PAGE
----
Propaganda, the personal, and two calls for submissions

There’s been much justified indignation on my Facebook feed of late over Asmara Songsang, an absurdly embarrassing anti-LGBT musical produced with government money. I found Alia Ali’s review of the musical Oh, Inverted World useful — it includes pictures of the production as well as a synopsis of what could generously be called the plot.

Asmara Songsang, written and directed by Rahman Adam, is about the lives of the LGBT community encapsulated into a neat little microcosm. Three friends, who identify themselves as Nazirah, Latipah and Karim, lead a gang of queer delinquents. Headquartered in a public park conveniently situated between neighborhood homes and the mosque, they throw raucous parties that last through the night, fuelled by really loud music, substance abuse and casual sexual encounters.

(Obviously, don’t read the review if you don’t feel like reading about rampant homophobia!)

There’s some interesting discussion in the comments about whether the “objective” approach Alia is trying for in her review succeeds (she lists “good points” as well as “bad points”, though she clearly disapproves of the premise of the musical and says so). Personally I don’t think people like Rahman Adam, or agendas like his, deserve to be engaged with on their own terms, but from a tactical perspective I can see why Alia adopted the tack she took.

Coming at broadly the same subject from the opposite side, I liked Cris Beam’s discussion of their novel I Am J, about a trans* teenager: My transgender novel is too personal to be propaganda.

… literature, at its best, doesn’t live in this world of agendas and witch hunts, as tools for any side’s political purpose. Literature and its readers are in an alternate realm, and they’ll continue to meet in this quieter place.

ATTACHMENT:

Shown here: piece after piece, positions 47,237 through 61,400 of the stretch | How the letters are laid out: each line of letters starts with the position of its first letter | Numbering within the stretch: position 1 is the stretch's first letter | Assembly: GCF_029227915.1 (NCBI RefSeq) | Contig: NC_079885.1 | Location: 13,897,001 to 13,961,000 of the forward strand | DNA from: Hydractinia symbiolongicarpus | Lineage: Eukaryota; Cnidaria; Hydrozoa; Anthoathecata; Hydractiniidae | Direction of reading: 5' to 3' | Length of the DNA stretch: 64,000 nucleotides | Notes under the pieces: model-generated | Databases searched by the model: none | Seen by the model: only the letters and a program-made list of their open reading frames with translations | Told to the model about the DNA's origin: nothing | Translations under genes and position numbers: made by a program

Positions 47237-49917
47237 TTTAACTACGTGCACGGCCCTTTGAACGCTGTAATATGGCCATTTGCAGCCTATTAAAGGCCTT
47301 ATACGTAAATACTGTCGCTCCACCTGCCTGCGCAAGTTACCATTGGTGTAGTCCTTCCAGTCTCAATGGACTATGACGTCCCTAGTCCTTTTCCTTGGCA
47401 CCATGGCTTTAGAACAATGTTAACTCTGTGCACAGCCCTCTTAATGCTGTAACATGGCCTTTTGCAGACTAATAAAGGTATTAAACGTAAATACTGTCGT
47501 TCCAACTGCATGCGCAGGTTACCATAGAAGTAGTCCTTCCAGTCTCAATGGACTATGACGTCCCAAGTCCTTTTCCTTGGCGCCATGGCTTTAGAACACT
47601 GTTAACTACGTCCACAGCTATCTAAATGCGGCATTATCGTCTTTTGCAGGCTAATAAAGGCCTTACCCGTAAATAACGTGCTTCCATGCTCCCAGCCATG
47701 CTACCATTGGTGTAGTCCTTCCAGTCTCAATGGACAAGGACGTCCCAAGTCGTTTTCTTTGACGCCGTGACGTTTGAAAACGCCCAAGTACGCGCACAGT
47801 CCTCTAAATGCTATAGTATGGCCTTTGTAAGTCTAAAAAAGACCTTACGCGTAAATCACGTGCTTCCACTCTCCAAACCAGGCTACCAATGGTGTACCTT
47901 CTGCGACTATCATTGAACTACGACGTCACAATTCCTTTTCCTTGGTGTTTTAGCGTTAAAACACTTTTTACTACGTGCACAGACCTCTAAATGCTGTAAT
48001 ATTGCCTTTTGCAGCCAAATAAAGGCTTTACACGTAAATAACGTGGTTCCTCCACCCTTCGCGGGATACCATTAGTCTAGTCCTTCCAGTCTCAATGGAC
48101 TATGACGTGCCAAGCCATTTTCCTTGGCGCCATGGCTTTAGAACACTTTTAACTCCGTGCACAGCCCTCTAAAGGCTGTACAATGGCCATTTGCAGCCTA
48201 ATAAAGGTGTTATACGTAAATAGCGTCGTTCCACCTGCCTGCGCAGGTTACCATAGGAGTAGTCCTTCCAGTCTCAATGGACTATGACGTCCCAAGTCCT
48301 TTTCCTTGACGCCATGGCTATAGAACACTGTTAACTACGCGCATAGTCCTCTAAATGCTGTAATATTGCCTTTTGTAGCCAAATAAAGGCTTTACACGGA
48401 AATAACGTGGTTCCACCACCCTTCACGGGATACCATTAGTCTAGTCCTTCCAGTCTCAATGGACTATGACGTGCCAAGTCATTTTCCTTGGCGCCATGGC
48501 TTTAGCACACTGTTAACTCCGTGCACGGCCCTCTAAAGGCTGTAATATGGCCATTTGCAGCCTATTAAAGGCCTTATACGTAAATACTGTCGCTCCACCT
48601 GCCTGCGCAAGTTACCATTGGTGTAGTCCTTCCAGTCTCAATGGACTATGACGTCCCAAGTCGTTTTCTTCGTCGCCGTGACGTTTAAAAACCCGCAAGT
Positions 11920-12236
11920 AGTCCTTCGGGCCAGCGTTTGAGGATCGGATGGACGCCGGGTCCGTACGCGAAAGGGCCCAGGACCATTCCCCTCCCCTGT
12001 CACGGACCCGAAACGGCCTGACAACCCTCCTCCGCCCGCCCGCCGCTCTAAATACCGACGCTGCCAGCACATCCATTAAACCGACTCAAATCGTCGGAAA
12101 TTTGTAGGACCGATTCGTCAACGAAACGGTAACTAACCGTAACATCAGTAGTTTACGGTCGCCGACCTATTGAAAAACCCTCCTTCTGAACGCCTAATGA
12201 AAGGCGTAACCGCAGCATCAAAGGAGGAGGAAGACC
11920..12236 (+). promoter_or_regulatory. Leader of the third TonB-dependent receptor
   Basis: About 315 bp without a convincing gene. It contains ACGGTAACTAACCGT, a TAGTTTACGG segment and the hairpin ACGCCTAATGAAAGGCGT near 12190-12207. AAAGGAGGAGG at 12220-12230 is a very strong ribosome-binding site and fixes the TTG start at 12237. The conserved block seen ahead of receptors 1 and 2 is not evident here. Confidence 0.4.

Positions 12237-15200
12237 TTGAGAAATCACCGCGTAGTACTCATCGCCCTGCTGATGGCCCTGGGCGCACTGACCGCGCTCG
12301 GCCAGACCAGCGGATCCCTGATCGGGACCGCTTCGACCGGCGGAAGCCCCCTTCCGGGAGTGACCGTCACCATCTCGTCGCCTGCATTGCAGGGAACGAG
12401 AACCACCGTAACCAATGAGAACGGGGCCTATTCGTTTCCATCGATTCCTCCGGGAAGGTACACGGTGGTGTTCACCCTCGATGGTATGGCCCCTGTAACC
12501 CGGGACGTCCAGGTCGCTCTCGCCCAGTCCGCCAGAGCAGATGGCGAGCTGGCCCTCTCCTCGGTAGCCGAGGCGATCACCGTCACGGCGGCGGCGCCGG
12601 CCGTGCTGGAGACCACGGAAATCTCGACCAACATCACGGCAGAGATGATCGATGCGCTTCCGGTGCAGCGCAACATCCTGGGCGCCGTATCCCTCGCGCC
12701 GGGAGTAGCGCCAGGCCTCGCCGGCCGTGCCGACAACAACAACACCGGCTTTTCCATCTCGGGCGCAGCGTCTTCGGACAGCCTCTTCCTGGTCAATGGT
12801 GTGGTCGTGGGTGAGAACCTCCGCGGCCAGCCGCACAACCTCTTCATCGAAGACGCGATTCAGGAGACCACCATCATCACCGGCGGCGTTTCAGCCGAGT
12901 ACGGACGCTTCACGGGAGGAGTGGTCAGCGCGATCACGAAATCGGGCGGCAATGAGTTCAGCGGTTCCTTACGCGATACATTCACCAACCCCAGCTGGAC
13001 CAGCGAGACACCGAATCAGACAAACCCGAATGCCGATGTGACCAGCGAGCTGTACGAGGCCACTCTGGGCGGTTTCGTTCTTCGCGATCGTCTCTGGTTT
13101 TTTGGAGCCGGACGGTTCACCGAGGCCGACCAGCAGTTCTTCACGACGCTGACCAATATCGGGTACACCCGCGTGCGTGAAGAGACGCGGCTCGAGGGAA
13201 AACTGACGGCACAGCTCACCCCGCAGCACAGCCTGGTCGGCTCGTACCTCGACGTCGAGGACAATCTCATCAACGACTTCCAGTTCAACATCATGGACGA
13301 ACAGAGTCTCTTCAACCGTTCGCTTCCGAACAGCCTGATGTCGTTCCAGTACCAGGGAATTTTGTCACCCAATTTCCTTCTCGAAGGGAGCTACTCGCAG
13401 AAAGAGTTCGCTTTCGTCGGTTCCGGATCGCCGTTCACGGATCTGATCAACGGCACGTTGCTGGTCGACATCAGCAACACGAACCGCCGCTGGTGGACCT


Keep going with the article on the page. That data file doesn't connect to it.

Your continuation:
MOTHERSHIP: Tales from Afrofuturism and Beyond is seeking submissions of original and reprinted genre material by, for and/or about persons of colour (not only stories that would count as Afrofuturism!). They’re interested in all flavours of speculative fiction and slipstream, and will take stories of any length from flashfic to novelettes. I understand it’s intended that contributors will eventually be paid, though there will be no advance. It looks like a really cool project — and the editors are non-white, which is still unusual in these days of cool anthologies seeking to collect the stories of those traditionally passed over. I’m pondering whether I’ve got anything suitable to send in, but in the meantime you should submit!

And Fixi Novo are still seeking submissions for their new anthology Love in Penang. The deadline is 30 April and they want love stories of all kinds set in Penang.

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